Here at the Spherical Model, we talk about the interrelationships of the political, economic, and social spheres. Freedom affects prosperity, and both are significantly affected by the civilization level of the people.
I came across a long piece by Megan McCardle for Bloomberg News (I’m estimating 25-30 pages, but online it’s a bit uncertain) about the state of Utah, where I grew up. And the interrelationships are evident.
Let’s start with some descriptions. The story begins with the population: 192,672. That’s the city proper. But that’s not really accurate. That puts it in the range of the Tri-Cities in Washington State (Kennewick, Richland, and Pasco together), which has a small town feel, and not even a 4-year college. The Salt Lake metropolitan area is actually well over a million. And if you extend the area north to Ogden and south to Provo, you’re up to nearly 2.5 million. It’s not as big as, say, Houston, but it’s significant in population size.
|Salt Lake City, view from airplane, May 2014|
Salt Lake City and surrounding areas have a high percentage of Mormons, since the valley was settled by Mormons after they had been driven from five previous homes by mobs burning and looting their property and killing them. (The Governor of Missouri had signed an extermination order, which made murdering Mormons legal.) So, it’s no wonder they wanted a place of their own, away from threats, where they could settle permanently.
Going back there, when daughter Social Sphere went to college, she commented, “I’ve never seen so many blonds.” I hadn’t noticed it growing up, but she was right. It’s a little startling after Texas. A lot of the Utah population comes from the northeastern US, plus many from England and Scandinavia (my heritage). So blonds are common.
But there are other notable demographics as well. Hispanics are around 22%. Then there are sizable populations of Pacific Islanders, and Asians (Nepal, Myanmar, Sri Lanka), and Bosnians.
There are only about 2.7% blacks. There has never been a migration of blacks to Utah. There has also never been slavery, and blacks (and women) had the vote all along, before statehood in the 1890s (statehood took away the women’s right to vote for a couple of decades). McArdle asserts that institutional racism is the reason blacks stay away—I have to say that’s an incorrect assessment of the people, and of the Mormons. But I’ll save that debate for another day.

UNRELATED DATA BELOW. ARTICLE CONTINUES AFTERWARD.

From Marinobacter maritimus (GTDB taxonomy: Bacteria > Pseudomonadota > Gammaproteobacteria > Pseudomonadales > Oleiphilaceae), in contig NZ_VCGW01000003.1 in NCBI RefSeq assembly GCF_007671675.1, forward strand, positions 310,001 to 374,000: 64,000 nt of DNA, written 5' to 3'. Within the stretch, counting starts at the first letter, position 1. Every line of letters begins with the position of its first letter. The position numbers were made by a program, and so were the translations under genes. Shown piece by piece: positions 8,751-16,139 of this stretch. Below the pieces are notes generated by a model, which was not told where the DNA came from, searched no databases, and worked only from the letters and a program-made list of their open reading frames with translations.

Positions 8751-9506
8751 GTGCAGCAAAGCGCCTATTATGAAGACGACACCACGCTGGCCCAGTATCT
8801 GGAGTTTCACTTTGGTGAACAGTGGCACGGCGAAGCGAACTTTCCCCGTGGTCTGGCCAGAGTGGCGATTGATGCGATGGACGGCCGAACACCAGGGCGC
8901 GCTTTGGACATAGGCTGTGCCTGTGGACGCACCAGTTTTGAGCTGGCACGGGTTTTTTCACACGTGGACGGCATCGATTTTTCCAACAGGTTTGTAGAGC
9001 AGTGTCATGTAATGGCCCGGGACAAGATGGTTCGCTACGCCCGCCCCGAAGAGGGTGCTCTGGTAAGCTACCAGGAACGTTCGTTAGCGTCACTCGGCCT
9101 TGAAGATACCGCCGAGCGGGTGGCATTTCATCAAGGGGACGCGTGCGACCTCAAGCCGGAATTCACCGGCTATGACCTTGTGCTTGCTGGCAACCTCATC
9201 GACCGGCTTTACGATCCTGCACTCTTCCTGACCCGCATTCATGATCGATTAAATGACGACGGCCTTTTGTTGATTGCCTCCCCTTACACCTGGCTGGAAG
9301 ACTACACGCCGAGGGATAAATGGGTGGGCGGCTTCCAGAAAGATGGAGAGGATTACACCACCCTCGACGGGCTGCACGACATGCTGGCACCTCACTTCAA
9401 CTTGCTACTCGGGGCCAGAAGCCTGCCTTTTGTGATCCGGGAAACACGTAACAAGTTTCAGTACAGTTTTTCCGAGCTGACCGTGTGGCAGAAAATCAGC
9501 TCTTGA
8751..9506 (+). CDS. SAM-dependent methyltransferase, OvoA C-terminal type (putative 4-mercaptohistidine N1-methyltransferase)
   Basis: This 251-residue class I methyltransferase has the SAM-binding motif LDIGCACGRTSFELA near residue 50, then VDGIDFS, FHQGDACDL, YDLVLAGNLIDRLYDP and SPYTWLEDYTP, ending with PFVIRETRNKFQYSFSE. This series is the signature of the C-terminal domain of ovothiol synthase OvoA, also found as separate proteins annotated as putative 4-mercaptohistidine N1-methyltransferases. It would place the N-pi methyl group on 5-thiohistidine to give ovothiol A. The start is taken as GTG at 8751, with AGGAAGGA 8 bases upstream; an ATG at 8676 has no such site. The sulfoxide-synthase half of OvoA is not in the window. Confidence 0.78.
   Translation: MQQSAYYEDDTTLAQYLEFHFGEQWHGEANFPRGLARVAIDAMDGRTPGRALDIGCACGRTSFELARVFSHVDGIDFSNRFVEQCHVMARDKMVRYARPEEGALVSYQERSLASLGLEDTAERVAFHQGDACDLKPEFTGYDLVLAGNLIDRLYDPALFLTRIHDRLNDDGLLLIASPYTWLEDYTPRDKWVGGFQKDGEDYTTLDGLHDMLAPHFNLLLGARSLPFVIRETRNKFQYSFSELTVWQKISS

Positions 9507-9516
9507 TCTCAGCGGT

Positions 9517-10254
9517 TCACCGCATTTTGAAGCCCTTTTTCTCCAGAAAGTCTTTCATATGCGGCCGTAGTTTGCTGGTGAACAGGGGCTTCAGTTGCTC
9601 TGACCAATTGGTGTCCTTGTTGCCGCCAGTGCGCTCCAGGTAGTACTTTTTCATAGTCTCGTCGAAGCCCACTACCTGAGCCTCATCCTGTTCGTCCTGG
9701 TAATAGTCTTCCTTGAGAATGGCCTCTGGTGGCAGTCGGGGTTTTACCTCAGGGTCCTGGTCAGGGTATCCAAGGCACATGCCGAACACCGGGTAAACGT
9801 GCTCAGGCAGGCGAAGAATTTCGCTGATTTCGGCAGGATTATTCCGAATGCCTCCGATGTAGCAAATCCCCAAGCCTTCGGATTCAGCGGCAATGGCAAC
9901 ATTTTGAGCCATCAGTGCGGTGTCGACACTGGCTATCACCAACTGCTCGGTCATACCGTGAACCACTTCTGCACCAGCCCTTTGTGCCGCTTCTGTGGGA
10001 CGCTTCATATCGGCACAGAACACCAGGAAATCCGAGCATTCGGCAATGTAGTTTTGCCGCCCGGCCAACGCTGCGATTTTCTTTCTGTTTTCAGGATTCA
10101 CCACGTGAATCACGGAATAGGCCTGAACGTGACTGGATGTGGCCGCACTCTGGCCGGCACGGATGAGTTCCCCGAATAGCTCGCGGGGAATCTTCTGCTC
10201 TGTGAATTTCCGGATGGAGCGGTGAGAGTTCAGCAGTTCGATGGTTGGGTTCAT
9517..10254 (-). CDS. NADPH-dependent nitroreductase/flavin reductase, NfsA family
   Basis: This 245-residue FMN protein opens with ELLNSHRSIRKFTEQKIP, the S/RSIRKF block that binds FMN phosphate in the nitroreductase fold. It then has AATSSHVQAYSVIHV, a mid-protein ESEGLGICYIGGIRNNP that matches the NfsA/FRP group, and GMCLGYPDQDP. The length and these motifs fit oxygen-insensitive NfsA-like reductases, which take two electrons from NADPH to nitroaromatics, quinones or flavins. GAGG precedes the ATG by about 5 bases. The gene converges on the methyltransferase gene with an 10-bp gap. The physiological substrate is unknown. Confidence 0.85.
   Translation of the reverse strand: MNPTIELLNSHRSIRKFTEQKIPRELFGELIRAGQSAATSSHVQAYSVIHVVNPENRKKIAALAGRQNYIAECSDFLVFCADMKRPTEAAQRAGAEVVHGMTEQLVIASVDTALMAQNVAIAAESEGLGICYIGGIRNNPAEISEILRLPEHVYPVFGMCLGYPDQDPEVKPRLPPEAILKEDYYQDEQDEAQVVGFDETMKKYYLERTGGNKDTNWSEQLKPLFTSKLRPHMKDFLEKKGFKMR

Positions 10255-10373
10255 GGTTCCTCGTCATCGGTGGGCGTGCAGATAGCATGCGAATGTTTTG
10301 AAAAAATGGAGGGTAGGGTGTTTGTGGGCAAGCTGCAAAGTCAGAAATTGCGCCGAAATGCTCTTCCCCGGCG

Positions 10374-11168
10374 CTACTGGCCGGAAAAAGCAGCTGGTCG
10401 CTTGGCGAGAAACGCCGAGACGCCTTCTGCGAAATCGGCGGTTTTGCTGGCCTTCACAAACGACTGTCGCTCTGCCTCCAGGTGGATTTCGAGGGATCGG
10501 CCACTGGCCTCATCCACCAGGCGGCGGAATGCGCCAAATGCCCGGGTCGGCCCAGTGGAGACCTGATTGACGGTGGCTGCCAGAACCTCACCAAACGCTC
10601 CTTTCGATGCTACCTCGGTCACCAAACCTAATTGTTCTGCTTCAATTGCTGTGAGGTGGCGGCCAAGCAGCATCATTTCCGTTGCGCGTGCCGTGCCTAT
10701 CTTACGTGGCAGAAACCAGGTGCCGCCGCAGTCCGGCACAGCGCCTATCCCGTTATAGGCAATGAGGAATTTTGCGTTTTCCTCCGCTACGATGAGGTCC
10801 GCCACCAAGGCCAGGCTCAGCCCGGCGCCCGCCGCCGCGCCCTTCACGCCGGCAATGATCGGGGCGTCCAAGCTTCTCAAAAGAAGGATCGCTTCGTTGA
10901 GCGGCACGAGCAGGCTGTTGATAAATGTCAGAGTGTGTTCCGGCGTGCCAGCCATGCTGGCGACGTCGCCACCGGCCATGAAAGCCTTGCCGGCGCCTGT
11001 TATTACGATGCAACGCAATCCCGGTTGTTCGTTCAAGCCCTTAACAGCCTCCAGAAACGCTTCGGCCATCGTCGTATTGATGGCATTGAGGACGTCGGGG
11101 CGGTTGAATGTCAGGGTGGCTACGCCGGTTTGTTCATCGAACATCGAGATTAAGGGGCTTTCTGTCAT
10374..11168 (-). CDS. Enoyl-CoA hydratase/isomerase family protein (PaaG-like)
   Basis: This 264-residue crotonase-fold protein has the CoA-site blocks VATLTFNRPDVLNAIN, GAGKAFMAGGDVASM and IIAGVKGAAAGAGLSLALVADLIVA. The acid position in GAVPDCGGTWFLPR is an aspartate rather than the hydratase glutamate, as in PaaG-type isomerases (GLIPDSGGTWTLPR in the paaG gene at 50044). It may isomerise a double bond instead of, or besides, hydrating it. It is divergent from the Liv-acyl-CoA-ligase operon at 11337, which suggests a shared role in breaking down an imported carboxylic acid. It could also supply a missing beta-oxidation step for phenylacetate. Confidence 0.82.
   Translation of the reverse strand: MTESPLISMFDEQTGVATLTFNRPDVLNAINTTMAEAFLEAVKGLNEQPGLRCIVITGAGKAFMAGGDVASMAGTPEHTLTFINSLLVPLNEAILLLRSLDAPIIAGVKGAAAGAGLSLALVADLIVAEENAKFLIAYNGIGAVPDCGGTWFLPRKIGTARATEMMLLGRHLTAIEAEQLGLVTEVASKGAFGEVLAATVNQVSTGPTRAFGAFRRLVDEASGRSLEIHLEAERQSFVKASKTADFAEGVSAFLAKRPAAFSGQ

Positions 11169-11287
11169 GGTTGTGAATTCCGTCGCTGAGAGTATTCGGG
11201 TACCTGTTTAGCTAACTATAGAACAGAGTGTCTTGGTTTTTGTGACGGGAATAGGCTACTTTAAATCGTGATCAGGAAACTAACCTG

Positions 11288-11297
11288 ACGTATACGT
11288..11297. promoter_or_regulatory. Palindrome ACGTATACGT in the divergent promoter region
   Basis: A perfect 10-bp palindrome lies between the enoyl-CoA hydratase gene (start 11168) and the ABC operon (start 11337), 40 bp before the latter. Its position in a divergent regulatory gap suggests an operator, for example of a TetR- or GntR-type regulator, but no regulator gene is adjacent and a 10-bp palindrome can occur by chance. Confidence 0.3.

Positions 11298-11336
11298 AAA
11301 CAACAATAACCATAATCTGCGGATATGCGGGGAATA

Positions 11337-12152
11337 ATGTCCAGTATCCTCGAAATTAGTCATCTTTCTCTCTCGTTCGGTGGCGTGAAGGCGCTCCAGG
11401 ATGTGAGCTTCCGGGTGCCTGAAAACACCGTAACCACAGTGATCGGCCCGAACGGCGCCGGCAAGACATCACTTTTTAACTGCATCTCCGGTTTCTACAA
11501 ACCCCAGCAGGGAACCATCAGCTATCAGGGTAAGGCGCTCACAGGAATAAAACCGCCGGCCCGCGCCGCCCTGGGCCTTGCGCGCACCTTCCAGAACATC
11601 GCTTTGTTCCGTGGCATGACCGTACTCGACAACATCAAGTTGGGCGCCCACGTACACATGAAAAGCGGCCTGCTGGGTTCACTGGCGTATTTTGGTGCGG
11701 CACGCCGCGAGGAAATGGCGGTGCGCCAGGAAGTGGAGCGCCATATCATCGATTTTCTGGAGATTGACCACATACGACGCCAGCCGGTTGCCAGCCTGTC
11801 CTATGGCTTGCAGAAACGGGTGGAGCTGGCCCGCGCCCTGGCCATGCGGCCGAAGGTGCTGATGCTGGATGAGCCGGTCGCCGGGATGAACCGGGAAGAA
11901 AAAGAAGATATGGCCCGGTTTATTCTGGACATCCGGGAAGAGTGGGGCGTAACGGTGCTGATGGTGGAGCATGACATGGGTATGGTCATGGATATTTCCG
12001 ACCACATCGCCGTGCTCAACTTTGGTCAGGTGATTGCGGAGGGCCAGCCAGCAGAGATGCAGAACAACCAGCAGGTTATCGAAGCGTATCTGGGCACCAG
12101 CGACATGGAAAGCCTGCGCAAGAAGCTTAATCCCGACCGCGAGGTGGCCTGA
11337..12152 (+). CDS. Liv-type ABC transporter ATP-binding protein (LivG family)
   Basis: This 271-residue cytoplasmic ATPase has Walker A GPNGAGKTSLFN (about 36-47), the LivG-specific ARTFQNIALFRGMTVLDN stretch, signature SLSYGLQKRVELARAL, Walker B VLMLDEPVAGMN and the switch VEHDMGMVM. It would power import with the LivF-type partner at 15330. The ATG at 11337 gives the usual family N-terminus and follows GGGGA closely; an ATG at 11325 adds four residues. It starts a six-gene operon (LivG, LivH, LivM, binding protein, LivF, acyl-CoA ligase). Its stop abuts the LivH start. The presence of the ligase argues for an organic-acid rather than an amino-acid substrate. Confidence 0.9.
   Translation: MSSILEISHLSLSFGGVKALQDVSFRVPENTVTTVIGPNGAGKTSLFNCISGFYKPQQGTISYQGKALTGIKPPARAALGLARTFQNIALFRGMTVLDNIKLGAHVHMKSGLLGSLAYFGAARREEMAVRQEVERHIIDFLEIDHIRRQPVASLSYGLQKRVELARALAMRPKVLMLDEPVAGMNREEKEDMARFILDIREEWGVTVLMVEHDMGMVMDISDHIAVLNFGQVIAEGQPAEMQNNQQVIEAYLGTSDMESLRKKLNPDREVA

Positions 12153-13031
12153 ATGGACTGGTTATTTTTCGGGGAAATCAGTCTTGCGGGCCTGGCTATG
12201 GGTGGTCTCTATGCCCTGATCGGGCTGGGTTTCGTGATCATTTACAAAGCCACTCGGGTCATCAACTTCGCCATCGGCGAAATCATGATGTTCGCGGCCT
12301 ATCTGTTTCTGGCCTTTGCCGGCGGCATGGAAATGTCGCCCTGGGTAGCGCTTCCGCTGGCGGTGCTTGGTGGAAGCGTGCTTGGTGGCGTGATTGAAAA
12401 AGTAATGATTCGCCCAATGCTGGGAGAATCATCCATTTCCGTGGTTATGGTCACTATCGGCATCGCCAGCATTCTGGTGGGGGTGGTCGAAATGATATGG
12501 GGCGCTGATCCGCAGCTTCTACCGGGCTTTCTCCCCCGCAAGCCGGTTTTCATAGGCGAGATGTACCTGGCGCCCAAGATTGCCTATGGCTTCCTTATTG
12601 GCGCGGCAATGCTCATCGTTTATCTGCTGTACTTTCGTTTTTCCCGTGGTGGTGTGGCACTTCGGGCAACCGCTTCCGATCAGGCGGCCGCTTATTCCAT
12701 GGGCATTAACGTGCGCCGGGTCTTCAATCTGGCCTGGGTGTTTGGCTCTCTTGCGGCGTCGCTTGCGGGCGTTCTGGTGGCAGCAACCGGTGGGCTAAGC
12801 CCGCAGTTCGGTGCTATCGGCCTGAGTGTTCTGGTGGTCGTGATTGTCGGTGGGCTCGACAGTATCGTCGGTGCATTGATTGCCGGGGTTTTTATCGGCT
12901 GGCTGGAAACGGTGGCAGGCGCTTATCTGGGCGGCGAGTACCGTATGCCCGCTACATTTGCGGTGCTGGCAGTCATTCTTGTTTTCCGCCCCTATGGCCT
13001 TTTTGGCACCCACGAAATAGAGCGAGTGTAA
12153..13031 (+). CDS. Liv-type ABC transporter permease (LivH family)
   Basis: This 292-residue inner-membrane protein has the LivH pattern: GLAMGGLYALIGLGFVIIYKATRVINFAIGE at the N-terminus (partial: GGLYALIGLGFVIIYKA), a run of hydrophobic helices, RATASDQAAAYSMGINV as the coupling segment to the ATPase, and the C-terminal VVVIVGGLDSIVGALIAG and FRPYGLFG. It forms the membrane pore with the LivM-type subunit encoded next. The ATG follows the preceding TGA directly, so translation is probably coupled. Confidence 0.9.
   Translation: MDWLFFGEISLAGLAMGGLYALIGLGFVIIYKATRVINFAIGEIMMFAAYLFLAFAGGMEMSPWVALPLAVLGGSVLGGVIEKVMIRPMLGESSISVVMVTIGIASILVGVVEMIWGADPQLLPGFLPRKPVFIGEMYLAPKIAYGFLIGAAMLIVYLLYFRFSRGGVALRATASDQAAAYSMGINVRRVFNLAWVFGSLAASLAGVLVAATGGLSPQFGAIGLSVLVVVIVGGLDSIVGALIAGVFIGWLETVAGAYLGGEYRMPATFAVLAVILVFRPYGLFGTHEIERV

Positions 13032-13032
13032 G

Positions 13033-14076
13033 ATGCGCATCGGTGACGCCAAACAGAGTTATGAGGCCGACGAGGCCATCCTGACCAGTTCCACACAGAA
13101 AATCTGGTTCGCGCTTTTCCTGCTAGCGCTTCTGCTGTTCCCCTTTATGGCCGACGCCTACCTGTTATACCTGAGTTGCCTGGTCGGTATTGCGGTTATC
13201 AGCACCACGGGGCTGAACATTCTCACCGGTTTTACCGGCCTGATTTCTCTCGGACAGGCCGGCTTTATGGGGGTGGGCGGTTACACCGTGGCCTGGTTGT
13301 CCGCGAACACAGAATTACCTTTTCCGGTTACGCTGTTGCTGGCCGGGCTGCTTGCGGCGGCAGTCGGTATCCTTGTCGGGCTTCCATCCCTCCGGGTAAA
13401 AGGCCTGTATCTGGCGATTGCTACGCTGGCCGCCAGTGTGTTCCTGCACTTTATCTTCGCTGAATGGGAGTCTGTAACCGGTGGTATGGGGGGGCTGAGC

Anyway, some of the comparisons between Utah and other places are like apples and oranges just because there isn’t an underlying racism issue. And another overriding question is, can the things that are working be transferred elsewhere, or is it because of the Mormons?
Upward mobility—the American Dream—is more likely in Utah than in the rest of the US. The main impetus of the article is to explore why there is this upward mobility gap:
A child born in the bottom quintile of incomes in Charlotte [North Carolina] has only a 4 percent chance of making it into the top quintile. A child in Salt Lake City, on the other hand, has more than a 10.8 percent chance—achingly close to the 11.7 percent found in Denmark and well on the way to the 20 percent chance you would expect in a perfectly just world.
Government spending isn’t the reason. Utah’s government seems to commit very limited funds for both fighting poverty and for education. “Utah is dead last in per-pupil education spending.” It’s not last in educational outcomes, however. For K-12 schools, it ranks 22nd, but in higher education it ranks 2nd. For overall education it ranks 9th.
They have a surprising solution for homelessness that seems to be working, called “Housing First.” It turns out, if you just outright pay for housing for the homeless, before dealing with the cause of that individual’s homelessness, it’s cheaper and more effective than the crisis-led practice of dealing with them once they show up in emergency rooms.
As McArdle summarizes:
That’s the thing about the government here. It is not big, but it’s also not … bad. The state’s compassionate conservatism goes hand-in-hand with an unusually functional bureaucracy.
Besides actually cheerful, helpful government workers, the biggest factor seems to be community involvement, with an army of volunteers.
The volunteering starts in the church wards, where bishops keep a close eye on what’s going on in the congregation, and tap members as needed to help each other. If you’re out of work, they may reach out to small business people to find out who’s hiring. If your marriage is in trouble, they’ll find a couple who went through a hard time themselves to offer advice.
Besides the very local, very personal volunteering, there’s also larger, more institutional helping. Welfare Square is visited by governments all over the country and the world, to see how it’s done, and to see what they can replicate. It’s not just a food pantry; it’s a production facility—actually a network of production facilities: bakeries, dairies, canneries, farms, orchards, and more.